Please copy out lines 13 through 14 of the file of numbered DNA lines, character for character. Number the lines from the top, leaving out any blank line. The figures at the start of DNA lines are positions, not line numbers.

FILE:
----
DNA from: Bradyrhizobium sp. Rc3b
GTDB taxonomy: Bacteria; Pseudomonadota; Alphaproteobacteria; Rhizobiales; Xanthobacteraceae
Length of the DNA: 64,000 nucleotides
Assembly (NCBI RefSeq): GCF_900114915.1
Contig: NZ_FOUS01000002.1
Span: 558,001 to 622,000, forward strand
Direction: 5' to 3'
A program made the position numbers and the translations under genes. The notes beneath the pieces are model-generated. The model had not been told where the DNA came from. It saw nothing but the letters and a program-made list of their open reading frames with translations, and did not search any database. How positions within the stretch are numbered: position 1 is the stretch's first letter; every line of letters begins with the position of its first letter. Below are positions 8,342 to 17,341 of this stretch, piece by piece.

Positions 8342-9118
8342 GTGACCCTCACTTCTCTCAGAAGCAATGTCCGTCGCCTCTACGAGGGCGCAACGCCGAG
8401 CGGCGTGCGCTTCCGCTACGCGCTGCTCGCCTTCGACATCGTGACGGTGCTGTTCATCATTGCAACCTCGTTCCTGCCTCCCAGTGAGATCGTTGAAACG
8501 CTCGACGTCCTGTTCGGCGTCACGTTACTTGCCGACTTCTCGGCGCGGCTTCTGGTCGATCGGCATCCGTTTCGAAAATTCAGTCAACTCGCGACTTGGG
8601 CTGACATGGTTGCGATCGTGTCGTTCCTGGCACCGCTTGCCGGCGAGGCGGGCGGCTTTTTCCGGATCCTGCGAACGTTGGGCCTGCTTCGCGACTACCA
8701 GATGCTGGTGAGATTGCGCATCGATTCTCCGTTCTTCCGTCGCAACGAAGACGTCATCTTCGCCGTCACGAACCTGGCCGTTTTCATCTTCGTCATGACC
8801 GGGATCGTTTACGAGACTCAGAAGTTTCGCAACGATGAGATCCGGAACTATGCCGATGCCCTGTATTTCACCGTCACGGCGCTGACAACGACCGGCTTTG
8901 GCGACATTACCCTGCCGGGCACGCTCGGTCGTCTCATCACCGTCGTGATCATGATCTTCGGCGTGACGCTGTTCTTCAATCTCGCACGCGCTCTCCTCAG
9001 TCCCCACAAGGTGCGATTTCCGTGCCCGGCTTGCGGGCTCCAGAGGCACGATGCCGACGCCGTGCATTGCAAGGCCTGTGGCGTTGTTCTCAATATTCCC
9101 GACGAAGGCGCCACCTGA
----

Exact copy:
8601 CTGACATGGTTGCGATCGTGTCGTTCCTGGCACCGCTTGCCGGCGAGGCGGGCGGCTTTTTCCGGATCCTGCGAACGTTGGGCCTGCTTCGCGACTACCA
8701 GATGCTGGTGAGATTGCGCATCGATTCTCCGTTCTTCCGTCGCAACGAAGACGTCATCTTCGCCGTCACGAACCTGGCCGTTTTCATCTTCGTCATGACC